The PSA Network recently sat down with systems integrator Mala Grover to discuss changing federal guidelines. Grover is president and CEO of Herndon, Va.-based Digitronics, a full-service systems integrator providing engineering, consultative, and maintenance services to wide array of enterprise and corporate clientele. In the following conversation, she addresses increasingly stringent requirements and cybersecurity guidelines that integrators face in the government arena.
PSA: Are there more federal regulations nowadays than you previously experienced?
GROVER: Yes, the regulations are now a lot stricter. The products have gotten a lot more sophisticated with a lot of encryption. Manufacturers are taking a lot of time and effort to create products that meet the requirements of the federal government and provide more features. Technicians must be more educated, more savvy, and have more training to be able to program, to wire, to be able to test and to be able to deliver the product that the government is looking for.
PSA: And cybersecurity is the driving force behind much of this?
GROVER: It’s not only cybersecurity concerns. It’s also protecting the personal information of the people, protecting their certificates, protecting what client information is being exposed. Previously for an access control system, we had proximity cards, which could be easily duplicated. You could go anywhere and everywhere through a federal building.
Now, PIV [personal identity verification] cards are used not only to access computers, but also to access secure areas of the building. The PIV cards carry a lot of personal information. The final goal is for the PIV cards to be accepted at all agencies to gain access to the federal facilities by making it an enterprise system so each agency can be recognized by another agency, rather than carrying multiple cards with you. This is done by making the systems FICAM compliant and having the capability to verify the certificates issued to each individual connecting through the Federal Bridge to the Certificate Verification Authority.
PSA: As an integrator, how are you rising to meet these new requirements?
GROVER: We have to be trained, we have to get certified in the products that the government is looking for. So, one of the prime requirements that GSA has brought up is the CSEIP [Certified System Engineer ICAM] certification. CSEIP is a certified engineer. You have to go through a training to become CSEIP certified.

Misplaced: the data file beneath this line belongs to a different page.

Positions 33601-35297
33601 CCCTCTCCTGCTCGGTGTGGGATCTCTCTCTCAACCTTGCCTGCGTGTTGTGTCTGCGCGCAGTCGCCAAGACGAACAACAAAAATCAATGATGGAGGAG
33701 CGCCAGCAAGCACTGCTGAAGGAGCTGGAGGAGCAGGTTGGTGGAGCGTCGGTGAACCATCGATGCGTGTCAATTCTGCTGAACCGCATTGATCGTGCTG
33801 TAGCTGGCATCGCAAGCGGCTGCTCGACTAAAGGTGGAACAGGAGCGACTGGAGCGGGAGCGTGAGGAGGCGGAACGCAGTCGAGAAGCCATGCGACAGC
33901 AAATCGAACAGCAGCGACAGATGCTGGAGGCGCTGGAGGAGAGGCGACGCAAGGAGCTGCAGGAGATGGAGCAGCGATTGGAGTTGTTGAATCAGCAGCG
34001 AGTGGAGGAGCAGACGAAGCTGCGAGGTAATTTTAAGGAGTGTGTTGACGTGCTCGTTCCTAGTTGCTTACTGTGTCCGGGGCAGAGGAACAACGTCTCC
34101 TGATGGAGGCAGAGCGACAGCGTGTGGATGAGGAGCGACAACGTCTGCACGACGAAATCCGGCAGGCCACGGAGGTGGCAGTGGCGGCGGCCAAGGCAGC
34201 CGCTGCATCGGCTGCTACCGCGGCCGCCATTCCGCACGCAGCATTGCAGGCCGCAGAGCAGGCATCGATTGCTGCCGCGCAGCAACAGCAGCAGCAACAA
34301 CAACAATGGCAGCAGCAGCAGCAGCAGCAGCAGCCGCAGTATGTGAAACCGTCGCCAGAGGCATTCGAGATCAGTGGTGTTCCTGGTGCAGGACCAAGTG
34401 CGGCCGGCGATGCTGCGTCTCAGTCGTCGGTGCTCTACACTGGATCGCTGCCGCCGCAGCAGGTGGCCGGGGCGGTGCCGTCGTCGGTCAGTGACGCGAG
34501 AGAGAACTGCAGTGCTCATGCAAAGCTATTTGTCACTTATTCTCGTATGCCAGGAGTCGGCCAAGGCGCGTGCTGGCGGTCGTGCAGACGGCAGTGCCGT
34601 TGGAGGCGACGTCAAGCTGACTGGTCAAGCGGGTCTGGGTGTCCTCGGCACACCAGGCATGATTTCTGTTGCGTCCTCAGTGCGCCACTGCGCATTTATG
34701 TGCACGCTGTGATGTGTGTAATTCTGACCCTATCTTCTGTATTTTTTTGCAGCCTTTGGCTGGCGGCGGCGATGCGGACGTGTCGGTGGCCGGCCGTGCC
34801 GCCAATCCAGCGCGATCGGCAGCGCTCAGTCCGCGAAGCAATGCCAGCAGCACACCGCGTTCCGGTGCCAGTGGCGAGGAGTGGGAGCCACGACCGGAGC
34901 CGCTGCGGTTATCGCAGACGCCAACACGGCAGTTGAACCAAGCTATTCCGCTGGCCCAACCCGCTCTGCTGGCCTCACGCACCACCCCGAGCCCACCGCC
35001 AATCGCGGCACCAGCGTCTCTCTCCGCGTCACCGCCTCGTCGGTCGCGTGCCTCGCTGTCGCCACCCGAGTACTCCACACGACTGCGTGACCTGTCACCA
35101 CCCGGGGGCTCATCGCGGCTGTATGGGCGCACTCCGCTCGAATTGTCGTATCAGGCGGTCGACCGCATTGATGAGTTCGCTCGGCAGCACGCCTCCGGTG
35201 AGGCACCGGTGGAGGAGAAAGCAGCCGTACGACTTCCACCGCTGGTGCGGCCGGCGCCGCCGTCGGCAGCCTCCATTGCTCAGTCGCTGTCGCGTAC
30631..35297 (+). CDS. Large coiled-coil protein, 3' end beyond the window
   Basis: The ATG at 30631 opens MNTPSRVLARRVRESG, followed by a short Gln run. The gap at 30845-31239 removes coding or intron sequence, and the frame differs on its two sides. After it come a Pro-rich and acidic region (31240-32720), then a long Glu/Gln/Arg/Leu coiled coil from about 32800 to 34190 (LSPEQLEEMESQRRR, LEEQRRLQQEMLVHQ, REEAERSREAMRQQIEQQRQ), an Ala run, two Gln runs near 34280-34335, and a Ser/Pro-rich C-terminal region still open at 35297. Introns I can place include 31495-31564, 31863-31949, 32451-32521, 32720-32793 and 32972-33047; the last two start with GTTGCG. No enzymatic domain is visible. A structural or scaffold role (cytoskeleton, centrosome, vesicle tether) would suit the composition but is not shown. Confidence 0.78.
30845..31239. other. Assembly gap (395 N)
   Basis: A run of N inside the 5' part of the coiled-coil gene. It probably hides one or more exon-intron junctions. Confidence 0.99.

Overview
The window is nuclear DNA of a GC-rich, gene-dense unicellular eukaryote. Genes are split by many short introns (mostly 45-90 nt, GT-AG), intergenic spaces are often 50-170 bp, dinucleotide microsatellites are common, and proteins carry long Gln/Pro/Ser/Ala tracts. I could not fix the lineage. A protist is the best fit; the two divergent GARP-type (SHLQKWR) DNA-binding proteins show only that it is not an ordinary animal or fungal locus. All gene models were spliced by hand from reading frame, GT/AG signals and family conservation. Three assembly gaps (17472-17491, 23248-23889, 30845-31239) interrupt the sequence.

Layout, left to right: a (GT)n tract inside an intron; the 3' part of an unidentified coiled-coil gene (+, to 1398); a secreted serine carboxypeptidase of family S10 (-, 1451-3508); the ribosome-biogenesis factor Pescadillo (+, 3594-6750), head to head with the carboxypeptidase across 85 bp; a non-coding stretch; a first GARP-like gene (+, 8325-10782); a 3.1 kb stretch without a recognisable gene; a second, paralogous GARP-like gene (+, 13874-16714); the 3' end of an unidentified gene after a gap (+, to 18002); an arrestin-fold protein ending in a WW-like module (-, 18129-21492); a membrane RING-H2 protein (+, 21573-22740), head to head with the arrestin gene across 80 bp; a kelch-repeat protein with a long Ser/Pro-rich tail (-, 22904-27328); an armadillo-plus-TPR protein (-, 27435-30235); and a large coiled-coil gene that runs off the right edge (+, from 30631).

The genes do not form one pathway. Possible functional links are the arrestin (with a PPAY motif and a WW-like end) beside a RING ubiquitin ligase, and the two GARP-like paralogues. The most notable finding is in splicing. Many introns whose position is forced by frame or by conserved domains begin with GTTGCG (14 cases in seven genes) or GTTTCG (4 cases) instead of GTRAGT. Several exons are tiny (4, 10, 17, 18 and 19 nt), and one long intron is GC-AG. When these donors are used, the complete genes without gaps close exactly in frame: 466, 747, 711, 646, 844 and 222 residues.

The government says, “Hey, we don’t want just any company to come and design a system for us. The person needs to be educated in the architecture of the security system.” They want to make sure the person understands the security points, understands why those security points must be protected.
GSA wants every integrator for government entities to have at least one certified engineer in the ICAM [Identity, Credentials and Access Management] products with the ability to design the architecture of the system.
PSA: As a strategic advisor, do you think end users are expecting that you will help them determine what technology to deploy?
GROVER: It is a mix now. Some agencies will have preconceived ideas of what they want because somebody has said that Product A is better than Product B, and we're going to stick to Product A. They may not have any open mindedness. I have agencies that will come to us with a general idea of what they are looking to accomplish but rely on our expertise to design a system and architecture in order to secure the building and be in compliance.
Some of the clients may not have the budgets for the whole project. They’ll say they want to do the perimeter first and then expand on it as their budgets are released. So sometimes we will take the design that is given by the client and create a proposal or amend it a little. Sometimes our clients will say, “I want you to do A to Z, everything.”
PSA: What are some takeaways for other integrators on how best to serve their end users with these changing requirements?
GROVER: I think listening is a critical part. Customer service plays a big hand, where the customer should feel that you’re there to help them — not to take over. You want the customer to feel that you are there to meet their needs. You’re listening to what their concerns are; you’re listening to what their requirements are. And you are creating a design that meets their build rather than forcing a design on them.
So many times, we will go into the federal arena and the customer knows what’s required but doesn’t know what it will take to accomplish that. Providing the assistance in creating the solution is an accomplishment in itself.
PSA: Do you have any other insights you can share with other integrators?
GROVER: The cybersecurity trend that the federal government and DoD is moving toward [is] the Cybersecurity Maturity Model Certification [CMMC]. It basically protects the secure information, the encrypted information of the client. They are requiring a lot of security contractors to be CMMC-certified, just like for setting up software to make sure you’re meeting all the compliance regulations.